Rachel Feinstein: Maiden, Mother, Crone at the Jewish Museum (until 22 March 2020) demonstrates the true scope of the artist’s oeuvre, which spans the last three decades. The exhibition—Feinstein’s first survey—brings together 71 sculptures, videos and paintings that celebrate female power, identity and sexuality. The show begins with the work Model (2000)—a sculpture of wood and plaster coated in white enamel paint with mirrors pointing in various directions that harks back to her time as a fashion model when she was a teenager. Feinstein “marries together issues around femininity and the roles of the ‘woman artist’ with her fascination with the rococo, architecture, religion and fairy tales,” says the curator, Kelly Taxter. “There is no other artist working today who has sustained the study and making of female figurative sculpture. It’s as though she’s both rewriting history—women’s bodies now depicted by women—while also offering an entirely new sculptural genre.”
Selections from the Department of Drawings and Prints: The Wrightsman Legacy at the Metropolitan Museum of Art (until 16 February 2020) brings together more than 100 drawings, prints and books donated to the museum by the late American philanthropists Charles and Jayne Wrightsman. The couple avidly collected figural drawings from 18th-century France and the exhibition features stunning pieces by Elisabeth Louise Vigée Le Brun, Jean Étienne Liotard and others. The show extends to other areas, including the couple’s most significant gift to the department of drawings and prints: The Martyrdom of Saint Cecilia (Cartoon for a Fresco) (1612-14) by Domenichino, a preparatory design for the centre of his fresco at the San Luigi dei Francesi in Rome. According to George Goldner, the chairman of the department from 1993 to 2015, the museum lacked funds to purchase the work in 1998 and Jayne Wrightsman stepped in to help “without any further discussion”. The drawings and prints are part of a larger celebration of the Wrightsman legacy that also includes 22 paintings and 55 sculptural and decorative objects.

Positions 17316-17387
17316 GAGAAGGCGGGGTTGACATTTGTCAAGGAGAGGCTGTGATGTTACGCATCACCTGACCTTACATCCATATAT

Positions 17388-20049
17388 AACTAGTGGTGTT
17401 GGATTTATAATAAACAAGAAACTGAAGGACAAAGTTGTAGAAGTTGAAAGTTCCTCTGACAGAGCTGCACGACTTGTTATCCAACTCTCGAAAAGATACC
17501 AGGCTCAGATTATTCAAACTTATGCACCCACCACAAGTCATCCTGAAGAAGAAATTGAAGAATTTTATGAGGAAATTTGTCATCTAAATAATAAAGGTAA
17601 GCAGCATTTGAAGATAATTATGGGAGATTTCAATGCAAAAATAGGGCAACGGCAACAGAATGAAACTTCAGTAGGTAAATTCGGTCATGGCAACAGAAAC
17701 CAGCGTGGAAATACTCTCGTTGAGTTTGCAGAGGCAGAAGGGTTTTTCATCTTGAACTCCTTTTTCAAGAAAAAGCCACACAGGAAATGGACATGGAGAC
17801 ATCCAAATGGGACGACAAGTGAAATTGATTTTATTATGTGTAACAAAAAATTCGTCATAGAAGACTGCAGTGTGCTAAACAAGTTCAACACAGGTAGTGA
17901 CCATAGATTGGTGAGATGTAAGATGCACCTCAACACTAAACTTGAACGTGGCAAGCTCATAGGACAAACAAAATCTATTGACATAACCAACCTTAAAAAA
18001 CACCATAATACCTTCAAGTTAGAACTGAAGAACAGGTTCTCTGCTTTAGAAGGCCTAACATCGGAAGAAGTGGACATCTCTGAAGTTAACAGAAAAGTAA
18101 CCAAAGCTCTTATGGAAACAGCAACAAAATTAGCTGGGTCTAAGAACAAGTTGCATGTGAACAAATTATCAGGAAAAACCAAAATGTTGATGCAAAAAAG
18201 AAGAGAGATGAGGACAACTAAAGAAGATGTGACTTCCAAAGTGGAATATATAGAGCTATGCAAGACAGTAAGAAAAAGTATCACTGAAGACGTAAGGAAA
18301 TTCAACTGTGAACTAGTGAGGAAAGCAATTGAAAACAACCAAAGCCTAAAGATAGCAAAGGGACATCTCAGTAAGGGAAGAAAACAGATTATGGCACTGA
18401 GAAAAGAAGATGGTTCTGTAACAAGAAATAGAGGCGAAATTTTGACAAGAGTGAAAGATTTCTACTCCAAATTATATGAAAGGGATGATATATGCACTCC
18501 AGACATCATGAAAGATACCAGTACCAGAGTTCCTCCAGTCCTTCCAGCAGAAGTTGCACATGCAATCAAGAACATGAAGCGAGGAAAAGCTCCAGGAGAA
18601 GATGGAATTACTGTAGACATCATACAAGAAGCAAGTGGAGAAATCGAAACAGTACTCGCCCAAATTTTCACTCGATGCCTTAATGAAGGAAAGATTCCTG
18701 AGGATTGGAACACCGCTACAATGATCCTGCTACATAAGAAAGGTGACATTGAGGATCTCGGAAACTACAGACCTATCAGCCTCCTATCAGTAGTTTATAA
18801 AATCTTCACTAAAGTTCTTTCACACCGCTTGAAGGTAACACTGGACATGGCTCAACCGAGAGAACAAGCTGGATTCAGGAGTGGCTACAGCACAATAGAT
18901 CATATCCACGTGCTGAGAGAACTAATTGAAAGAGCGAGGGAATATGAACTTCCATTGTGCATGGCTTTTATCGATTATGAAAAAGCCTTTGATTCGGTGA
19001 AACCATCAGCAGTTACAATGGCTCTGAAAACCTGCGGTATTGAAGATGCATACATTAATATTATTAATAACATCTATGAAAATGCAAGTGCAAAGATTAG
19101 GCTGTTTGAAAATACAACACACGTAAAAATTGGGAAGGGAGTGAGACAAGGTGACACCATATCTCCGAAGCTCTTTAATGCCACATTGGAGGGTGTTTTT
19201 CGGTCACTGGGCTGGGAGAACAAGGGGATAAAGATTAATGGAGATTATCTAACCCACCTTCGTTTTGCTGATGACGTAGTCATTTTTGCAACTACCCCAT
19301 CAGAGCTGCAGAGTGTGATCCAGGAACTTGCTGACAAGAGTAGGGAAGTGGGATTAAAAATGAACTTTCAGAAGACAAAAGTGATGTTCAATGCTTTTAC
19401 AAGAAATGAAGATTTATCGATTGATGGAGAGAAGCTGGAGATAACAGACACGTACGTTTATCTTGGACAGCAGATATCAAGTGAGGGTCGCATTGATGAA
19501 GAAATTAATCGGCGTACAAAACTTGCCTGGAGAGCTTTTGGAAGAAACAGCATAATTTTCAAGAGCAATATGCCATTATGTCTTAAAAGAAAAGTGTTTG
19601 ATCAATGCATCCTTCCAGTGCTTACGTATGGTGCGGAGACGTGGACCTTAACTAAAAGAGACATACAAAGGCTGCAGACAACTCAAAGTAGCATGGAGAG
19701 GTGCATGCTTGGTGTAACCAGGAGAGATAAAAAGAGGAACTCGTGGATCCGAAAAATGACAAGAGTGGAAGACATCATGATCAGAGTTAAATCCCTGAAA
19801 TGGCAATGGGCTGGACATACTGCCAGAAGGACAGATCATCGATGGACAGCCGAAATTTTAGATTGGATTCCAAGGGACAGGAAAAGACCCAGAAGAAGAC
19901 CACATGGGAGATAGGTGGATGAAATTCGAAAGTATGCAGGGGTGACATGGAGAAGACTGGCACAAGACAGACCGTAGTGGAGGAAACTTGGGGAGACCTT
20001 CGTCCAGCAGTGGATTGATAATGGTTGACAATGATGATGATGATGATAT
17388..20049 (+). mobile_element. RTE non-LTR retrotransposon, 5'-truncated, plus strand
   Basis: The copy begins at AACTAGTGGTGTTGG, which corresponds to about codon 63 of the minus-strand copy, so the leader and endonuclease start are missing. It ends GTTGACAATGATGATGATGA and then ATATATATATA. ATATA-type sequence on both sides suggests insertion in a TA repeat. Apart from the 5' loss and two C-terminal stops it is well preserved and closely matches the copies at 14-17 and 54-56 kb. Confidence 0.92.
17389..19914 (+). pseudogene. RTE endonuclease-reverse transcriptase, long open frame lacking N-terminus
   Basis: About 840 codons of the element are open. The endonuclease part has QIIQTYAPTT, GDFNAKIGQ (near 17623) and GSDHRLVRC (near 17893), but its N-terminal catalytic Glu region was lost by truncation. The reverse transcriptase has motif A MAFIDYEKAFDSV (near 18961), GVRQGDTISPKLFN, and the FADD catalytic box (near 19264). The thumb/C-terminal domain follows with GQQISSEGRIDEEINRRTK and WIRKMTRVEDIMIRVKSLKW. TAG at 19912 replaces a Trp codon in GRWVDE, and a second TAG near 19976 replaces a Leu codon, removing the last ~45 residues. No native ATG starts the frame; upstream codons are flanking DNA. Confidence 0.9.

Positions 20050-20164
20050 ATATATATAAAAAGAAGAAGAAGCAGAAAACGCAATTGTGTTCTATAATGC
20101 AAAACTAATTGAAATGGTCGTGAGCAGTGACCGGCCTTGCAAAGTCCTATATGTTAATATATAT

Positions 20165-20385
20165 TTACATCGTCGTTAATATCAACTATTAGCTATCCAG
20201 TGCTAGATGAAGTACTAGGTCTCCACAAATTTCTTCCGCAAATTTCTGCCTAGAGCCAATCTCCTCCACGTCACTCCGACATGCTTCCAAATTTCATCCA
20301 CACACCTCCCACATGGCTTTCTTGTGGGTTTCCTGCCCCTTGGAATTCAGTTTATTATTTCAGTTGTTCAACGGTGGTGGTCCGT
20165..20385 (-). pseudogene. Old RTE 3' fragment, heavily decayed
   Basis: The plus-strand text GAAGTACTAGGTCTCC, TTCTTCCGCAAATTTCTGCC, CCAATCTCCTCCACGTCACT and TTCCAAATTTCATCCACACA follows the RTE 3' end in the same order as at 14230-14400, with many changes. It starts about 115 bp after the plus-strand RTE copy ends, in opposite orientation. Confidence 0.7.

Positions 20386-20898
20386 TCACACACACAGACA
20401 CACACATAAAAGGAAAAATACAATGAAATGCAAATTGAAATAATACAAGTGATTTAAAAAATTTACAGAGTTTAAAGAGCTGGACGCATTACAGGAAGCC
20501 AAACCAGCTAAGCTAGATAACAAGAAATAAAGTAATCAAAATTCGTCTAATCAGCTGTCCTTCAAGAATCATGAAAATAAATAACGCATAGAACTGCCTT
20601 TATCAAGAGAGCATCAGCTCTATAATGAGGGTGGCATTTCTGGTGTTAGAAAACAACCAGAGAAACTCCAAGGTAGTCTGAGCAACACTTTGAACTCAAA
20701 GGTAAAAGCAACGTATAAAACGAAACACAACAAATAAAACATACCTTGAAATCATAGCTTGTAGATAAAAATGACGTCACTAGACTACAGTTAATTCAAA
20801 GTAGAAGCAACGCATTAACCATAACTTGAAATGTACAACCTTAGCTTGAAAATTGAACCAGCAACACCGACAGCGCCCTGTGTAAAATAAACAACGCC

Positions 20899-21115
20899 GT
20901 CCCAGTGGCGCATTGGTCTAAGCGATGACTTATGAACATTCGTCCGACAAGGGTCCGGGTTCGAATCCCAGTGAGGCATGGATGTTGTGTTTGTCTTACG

Cultivating Culture: 34 Institutions that Changed New York at the Museum of the City of New York (until 9 February 2020) celebrates the museums, gardens, theatres and other institutions across the five boroughs that helped cement New York as the cultural capital of the US. New York “invests more in culture than any other US city—even more than the National Endowment for the Arts spends for the entire country each year”, the director and president of the museum, Whitney Donhauser, says in a statement. The exhibition features vintage and recent photographs of New York institutions and New Yorkers, as well as ephemera, some of which have never been shown, such as the ticket to the museum's opening night in 1861 and the 1870 charter of The Metropolitan Museum of Art, which calls for a “museum and library of art”. The show focuses on the establishments supported by New York's Cultural Institutions Group, which is celebrating its 150th birthday.